Nickie Irvine is an Environmental Anthropologist who has balanced work with nonprofits (on indigenous rights, sustainable forest management, and energy use) with university teaching.   She worked for Cultural Survival as Director of their Indigenous Resource Management Program and later as Field Program Director.  She was a founder, board member and organizer of the Forest Stewardship Council developing forest policy and implementing international campaigns. She was a Consulting Associate Professor at Stanford where she taught for 25 years.  She has also consulted for a wide variety of organizations including The Nature Conservancy, World Wildlife Fund, and The World Bank.  She has contributed to community forest management efforts in Latin America as an Advisory Board Member for IMAFLORA in Brazil (Instituto de Manejo e Certificação Florestal e Agricola) and a board member of both WARP (Woodworkers Alliance for Rainforest Protection) and GreenWood working in Central America.  She holds a B.A. in Biological Anthropology from the University of Pennsylvania, an M.F.S. from Yale University in Forestry and Environmental Studies and a Ph.D. in Ecological Anthropology from Stanford.

Bay Area Beekeeping Regulations and the Push to Normalize Them.

Nickie has kept bees in San Mateo since 2004, and is especially interested in organizing beekeepers to keep more resistant bees.  But after some local complaints in 2013, she saw the need to develop and implement better local beekeeping policies.  She formed the Bee Legal Project within the Beekeepers’ Guild of San Mateo County.  The group decided that a nuisance and mitigation approach was better policy for bees and for neighbors, and they continue to work to change restrictive regulations in San Mateo County.  They are opposed to bans/ effective  bans and restrictions on beekeeping like lot size, hive limits, setbacks.  They have successfully changed regulations in four of seven jurisdictions in San Mateo and are continuing their campaigns in an additional three.  Nickie has provided support to beekeeping regulation efforts in Marin, San Francisco, Santa Clara and now Alameda and Contra Costa Counties.  Her vision is for a unified approach to regulating bees in the Bay Area using nuisance and mitigation.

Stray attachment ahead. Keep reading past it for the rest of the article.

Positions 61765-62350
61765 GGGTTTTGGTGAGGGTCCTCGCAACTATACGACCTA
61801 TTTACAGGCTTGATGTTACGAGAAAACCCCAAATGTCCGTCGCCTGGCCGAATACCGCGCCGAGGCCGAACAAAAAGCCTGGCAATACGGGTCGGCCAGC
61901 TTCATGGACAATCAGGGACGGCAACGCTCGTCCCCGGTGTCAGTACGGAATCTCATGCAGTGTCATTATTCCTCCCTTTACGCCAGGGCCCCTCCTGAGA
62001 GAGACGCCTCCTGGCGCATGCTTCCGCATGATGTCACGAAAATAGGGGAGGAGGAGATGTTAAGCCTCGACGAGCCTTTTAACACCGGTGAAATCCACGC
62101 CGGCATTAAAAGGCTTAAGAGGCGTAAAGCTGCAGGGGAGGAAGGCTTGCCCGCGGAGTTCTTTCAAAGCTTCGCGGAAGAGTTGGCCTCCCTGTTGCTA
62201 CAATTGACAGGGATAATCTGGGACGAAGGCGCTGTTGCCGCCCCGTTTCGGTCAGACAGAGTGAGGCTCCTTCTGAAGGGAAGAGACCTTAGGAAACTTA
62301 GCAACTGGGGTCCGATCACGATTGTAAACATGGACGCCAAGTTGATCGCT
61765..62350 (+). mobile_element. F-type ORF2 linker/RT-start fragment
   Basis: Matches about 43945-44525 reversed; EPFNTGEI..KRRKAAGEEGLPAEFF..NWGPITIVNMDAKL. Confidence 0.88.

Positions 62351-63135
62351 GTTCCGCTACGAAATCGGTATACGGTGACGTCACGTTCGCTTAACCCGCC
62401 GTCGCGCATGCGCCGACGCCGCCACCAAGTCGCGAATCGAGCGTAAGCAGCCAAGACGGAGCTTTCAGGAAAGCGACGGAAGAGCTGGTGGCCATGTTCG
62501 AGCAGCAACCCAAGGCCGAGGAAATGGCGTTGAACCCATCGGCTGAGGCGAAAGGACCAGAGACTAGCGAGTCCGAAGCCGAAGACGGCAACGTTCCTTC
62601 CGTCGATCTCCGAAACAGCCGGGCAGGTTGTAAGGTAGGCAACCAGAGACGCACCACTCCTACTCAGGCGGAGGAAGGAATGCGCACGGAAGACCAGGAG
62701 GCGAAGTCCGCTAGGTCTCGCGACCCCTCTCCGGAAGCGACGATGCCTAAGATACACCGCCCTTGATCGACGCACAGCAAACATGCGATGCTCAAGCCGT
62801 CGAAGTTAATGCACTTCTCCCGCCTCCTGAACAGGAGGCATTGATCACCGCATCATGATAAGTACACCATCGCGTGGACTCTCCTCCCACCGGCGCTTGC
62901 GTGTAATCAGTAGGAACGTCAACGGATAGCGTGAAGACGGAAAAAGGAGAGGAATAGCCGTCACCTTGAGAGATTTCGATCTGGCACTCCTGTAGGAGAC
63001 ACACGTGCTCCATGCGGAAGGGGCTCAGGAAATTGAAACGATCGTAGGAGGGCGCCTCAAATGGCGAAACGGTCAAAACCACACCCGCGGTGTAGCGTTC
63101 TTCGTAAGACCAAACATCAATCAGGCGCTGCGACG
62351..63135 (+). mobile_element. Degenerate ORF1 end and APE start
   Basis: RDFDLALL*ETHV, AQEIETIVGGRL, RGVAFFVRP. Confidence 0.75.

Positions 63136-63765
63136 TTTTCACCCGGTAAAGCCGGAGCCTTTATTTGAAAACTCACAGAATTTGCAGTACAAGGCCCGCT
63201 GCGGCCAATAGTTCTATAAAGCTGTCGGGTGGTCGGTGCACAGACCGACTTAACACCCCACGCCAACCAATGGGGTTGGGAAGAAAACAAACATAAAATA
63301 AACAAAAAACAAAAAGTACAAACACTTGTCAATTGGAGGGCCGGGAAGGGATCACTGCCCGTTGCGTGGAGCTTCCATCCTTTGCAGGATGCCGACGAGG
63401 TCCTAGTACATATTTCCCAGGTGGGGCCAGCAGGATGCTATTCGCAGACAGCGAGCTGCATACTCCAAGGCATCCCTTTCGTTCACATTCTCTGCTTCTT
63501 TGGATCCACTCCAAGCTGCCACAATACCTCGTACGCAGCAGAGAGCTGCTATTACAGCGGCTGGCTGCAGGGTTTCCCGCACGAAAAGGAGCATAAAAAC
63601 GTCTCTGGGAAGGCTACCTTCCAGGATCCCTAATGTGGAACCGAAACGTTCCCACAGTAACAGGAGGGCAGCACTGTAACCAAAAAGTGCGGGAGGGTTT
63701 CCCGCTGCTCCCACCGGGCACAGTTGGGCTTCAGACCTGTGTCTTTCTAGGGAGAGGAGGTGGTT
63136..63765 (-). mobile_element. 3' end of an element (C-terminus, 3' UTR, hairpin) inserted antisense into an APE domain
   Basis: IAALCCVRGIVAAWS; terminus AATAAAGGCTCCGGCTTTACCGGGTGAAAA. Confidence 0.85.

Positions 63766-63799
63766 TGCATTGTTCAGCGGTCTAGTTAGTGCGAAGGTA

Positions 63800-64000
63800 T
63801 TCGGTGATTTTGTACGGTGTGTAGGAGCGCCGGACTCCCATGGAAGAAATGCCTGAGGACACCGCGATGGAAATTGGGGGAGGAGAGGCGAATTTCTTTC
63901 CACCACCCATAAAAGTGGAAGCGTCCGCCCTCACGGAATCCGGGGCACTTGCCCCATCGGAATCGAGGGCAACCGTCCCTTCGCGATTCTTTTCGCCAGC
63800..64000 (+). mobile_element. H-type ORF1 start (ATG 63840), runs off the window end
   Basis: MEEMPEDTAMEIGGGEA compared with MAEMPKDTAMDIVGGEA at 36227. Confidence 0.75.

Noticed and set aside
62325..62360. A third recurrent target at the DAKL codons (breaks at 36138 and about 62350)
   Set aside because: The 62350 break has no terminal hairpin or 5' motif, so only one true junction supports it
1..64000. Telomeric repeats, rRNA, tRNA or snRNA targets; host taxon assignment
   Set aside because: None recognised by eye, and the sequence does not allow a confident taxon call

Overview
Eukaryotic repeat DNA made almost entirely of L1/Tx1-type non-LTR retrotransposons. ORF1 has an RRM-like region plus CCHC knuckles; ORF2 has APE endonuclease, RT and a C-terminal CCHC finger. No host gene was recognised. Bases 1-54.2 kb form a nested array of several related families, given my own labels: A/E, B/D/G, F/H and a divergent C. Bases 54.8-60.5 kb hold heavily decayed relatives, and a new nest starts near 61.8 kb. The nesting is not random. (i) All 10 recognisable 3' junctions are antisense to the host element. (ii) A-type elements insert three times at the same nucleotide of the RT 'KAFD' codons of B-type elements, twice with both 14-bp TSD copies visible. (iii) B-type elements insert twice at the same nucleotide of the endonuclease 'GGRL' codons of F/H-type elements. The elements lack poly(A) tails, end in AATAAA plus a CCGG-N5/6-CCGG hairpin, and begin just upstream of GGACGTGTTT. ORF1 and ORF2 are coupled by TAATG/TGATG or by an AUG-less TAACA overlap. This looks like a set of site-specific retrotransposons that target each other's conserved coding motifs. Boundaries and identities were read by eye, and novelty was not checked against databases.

July 20

7:30 pm

Extra Presentation

Vanessa Corby-Harris, PhD

Vanessa graduated from North Carolina State with a B.S. in Animal Science and then from the University of Georgia with a Ph.D. in Genetics. Her dissertation was on bacteria-fruit fly interactions. She moved to Tucson in 2007 to study physiology and nutrition in mosquitoes at the University of Arizona, and then to the USDA in Tucson to study honey bee-associated microbes in 2011. She is currently a Research Physiologist at the ARS’s Carl Hayden Bee Research Center in Tucson, where her lab studies honey bee nutrition and physiology.

New Developments in Bee Nutrition and Microbes

August 10

7:30 pm

Regular Meeting

Paula Breen, Proprietor of Sweet Serendipity Honey

She has been keeping bees since 2017. Paula and her SO Don manage 20 colonies in San Leandro, Oakland and Martinez. Find Sweet Serendipity Honey through word of mouth and at a local bakery in San Leandro.

 

Going Legit: Making your Honey Sales Legal in Alameda County.

How to get a  permit for your cottage food business.

August 17

7:30 pm

Regular Meeting

Dr. William Michael Hood

Professor Emeritus of Entomology (retired in 2013), Served as  extension/Research Apiculturist;  co-founded the South Carolina Master Beekeeper Program in 1995. His group studied Integrated Pest Management (IPM) for Varroa, Tracheal Mites, Wax Moth and Small Hive Beetle. (He developed the Hood Beetle Trap) He continues as an instructor in the programs certified and Journeyman levels.
Dr. Hood continues to publish and is an active volunteer in his retirement. In addition to many journal articles, he wrote The Small Hive Beetle,Aethina tumida, which is a complete overview of this honey bee pest.

 Wax Moths: the Forgotten Beekeeping Pest that Keeps Coming Around.

 

November 16

7:30pm

Regular Meeting

Cassie Cichorz

Asian giant hornet outreach and education specialist at the Washington State Department of Agriculture. Graduate of University of Nebraska – Lincoln emphasizing soil and water science. Embarked on a career in natural resources and degraded wetland restoration with the National Park Service and State Agricultural Departments. Taught K-2 in the Rosebud Reservation, before moving to Washington and joining  the Pest Program with WSDA. Her background in environment and ability to teach drew her to become an outreach specialist emphasizing on Asian giant hornet.

 

Asian Giant Hornet Introduction
-Biology, Threat identification, Beekeeper Specific Information, and AGH look-alikes. 

 

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Workshops are as yet unscheduled.